Ann Graveson

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The development of the vertebrate face is a dynamic multi-step process which starts with the formation of neural crest cells in the developing brain and their subsequent migration to form, together with mesodermal cells, the facial primordia. Signalling interactions co-ordinate the outgrowth of the facial primordia from buds of undifferentiated mesenchyme(More)
Tooth development in urodele amphibians occurs from a restricted region of anterior cranial neural crest. An in vitro culture system was used to test the odontogenic potential of more caudal regions of neural crest, including an "intermediate region" of neural folds which has never previously been tested for either fate or potential. Explants of different(More)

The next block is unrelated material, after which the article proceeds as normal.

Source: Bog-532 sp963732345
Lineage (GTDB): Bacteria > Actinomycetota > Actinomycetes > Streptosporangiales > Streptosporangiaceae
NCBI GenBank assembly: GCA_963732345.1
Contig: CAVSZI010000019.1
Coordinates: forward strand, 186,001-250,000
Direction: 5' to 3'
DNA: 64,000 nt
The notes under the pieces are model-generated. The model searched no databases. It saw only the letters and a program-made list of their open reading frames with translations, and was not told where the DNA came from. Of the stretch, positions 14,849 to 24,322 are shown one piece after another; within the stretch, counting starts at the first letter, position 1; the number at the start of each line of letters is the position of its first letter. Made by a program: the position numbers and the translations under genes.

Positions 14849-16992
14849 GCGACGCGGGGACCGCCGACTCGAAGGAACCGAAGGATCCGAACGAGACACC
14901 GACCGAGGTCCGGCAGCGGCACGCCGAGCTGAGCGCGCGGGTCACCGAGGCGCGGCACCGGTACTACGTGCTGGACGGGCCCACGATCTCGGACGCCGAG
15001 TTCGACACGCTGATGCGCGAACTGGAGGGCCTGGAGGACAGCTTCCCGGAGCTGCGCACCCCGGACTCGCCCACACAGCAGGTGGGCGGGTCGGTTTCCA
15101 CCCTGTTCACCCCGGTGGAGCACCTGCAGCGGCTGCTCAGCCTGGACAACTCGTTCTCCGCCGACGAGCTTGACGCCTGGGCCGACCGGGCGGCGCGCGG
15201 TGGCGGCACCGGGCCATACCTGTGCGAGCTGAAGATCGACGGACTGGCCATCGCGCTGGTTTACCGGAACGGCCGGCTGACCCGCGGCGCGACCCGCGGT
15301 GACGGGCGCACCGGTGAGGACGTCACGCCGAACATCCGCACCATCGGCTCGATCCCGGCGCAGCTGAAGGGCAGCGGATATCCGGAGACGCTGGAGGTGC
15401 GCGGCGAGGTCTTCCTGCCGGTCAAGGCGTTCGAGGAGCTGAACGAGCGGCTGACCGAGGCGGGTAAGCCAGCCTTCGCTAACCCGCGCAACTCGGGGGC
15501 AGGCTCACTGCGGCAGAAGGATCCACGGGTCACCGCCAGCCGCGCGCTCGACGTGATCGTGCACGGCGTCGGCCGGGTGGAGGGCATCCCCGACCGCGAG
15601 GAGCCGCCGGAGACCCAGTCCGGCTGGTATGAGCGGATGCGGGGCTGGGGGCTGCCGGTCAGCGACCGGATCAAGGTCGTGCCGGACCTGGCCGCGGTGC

Beginning at mid-neurulation, a wave of somite segmentation passes down the axolotl body axis in a cephalocaudal direction. At 20 degrees C a somite forms every 2.57 hr. Fate-mapping of the presomitic mesoderm indicates that the primordia for the next few somites occupy nearly the same space that they will after segmentation, but that the remaining somites(More)
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